You can feel the intensity of the fight and, more importantly, you can feel the situation at hand (in a way). Vick is out there, alone (mostly), trying to take on loads of armed men like he’s some sort of RPG video game character going into a raid dungeon with no other party members (was that too nerdy?). You can feel the gears running in Harwood as he tries to calculate who to take down first without the other guards noticing. You can feel the sense of being alone and Harwood even mentions it; to do such a job well done that the enemy thinks there are more opponents than just a single ranger sniper alone. What the enemy perceives is just as important as your own plans.

The characters are fleshed out and I enjoyed reading everyone’s point of views and way thinking. Of the four major characters, Harwood, Tankian, Sassi, and Max, I think I found the former three to be the most interesting, with Tankian the top interesting character in the book (sorry Max, didn’t have much of an opinion of you…besides how terrifying you can be). Yes. That’s right. I found Tankian to be even more interesting than our book’s hero and protagonist, Harwood!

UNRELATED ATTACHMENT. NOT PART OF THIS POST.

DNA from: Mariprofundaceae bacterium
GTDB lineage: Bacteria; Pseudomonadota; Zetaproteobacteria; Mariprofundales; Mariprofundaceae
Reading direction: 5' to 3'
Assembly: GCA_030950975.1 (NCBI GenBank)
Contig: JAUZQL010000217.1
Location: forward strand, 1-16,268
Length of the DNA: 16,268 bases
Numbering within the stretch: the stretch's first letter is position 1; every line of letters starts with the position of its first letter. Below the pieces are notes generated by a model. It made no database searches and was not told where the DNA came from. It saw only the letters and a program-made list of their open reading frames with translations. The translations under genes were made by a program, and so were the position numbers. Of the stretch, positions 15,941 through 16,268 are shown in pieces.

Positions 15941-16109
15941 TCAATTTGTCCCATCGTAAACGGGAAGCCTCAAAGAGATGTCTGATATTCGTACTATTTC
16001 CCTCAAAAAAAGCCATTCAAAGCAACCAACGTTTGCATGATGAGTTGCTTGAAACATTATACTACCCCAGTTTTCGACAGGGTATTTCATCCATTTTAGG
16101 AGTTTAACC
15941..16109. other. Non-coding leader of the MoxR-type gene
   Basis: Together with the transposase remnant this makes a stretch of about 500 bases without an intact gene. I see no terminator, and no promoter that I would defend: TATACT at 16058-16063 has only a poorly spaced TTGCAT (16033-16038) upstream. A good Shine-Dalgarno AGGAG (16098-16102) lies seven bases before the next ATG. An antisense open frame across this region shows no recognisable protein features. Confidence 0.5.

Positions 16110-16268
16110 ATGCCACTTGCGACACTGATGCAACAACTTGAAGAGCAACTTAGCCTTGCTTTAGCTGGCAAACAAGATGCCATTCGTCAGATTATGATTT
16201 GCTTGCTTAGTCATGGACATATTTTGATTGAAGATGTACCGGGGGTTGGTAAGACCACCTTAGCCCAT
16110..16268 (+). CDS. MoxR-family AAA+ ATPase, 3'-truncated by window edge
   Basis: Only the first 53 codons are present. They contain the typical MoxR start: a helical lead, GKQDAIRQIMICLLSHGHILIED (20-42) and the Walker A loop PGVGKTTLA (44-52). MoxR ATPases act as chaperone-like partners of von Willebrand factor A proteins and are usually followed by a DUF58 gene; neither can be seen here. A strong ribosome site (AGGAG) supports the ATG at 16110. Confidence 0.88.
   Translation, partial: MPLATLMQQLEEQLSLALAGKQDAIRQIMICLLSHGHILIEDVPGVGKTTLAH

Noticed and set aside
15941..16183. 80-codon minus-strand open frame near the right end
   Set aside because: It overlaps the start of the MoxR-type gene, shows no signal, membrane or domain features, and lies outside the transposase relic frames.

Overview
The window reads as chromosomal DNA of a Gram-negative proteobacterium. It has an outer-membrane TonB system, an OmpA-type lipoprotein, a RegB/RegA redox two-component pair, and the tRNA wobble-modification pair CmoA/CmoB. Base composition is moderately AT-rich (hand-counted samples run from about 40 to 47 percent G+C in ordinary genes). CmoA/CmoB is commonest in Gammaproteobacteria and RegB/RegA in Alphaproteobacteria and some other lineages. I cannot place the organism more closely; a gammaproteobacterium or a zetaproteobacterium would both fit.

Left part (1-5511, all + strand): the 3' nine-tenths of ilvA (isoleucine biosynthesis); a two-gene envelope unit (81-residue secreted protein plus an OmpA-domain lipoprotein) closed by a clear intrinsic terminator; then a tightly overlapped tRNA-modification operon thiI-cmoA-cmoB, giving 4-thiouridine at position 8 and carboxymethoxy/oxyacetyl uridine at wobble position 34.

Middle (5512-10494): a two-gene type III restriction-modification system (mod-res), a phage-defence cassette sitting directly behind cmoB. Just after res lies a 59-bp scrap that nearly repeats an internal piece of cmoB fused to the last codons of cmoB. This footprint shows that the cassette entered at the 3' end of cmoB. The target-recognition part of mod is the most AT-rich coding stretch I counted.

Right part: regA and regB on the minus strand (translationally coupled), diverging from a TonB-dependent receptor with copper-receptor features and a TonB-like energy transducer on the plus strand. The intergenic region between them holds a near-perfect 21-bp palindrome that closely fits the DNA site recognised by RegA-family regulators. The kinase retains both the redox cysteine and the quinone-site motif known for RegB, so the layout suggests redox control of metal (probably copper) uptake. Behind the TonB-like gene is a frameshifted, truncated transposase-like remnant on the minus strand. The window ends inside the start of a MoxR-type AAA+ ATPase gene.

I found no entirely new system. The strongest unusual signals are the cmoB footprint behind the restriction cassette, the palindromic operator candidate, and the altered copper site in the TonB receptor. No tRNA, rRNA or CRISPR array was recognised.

Tankian, one of our main antagonists of the book, was a very interesting character. I spent a good 10 minutes muttering, to myself, about this man. A master logistician, his family was killed in a bombing, and his face scarred, but he is devoid of typical grieving emotions(???) Stone cold, maybe even on a sociopath level? Here’s a paragraph I highlighted in the book without overly spoiling:

“Tankian had been just ten years old at the time of the bombing in 1983. In an instant, his entire family was obliterated. Oddly, he didn’t harbor any resentment toward the Israelis or Americans. The one thing he had learned at the knee of his business-oriented parents was that everything was indeed about business.”